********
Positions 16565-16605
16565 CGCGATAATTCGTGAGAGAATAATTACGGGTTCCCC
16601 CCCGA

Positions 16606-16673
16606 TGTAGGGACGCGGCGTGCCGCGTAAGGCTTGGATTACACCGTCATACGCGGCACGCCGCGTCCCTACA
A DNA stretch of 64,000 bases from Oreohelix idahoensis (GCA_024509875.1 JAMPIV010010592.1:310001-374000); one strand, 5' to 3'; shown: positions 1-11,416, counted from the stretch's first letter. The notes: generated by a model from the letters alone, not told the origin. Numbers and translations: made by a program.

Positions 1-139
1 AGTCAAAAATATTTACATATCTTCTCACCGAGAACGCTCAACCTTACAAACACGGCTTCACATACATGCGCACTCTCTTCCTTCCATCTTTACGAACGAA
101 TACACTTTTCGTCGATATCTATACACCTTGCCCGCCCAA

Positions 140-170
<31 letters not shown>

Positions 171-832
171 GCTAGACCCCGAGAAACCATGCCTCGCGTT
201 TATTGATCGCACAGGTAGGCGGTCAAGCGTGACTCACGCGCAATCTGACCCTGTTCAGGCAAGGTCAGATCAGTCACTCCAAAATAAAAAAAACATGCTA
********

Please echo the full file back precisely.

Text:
Positions 16565-16605
16565 CGCGATAATTCGTGAGAGAATAATTACGGGTTCCCC
16601 CCCGA

Positions 16606-16673
16606 TGTAGGGACGCGGCGTGCCGCGTAAGGCTTGGATTACACCGTCATACGCGGCACGCCGCGTCCCTACA
A DNA stretch of 64,000 bases from Oreohelix idahoensis (GCA_024509875.1 JAMPIV010010592.1:310001-374000); one strand, 5' to 3'; shown: positions 1-11,416, counted from the stretch's first letter. The notes: generated by a model from the letters alone, not told the origin. Numbers and translations: made by a program.

Positions 1-139
1 AGTCAAAAATATTTACATATCTTCTCACCGAGAACGCTCAACCTTACAAACACGGCTTCACATACATGCGCACTCTCTTCCTTCCATCTTTACGAACGAA
101 TACACTTTTCGTCGATATCTATACACCTTGCCCGCCCAA

Positions 140-170
<31 letters not shown>

Positions 171-832
171 GCTAGACCCCGAGAAACCATGCCTCGCGTT
201 TATTGATCGCACAGGTAGGCGGTCAAGCGTGACTCACGCGCAATCTGACCCTGTTCAGGCAAGGTCAGATCAGTCACTCCAAAATAAAAAAAACATGCTA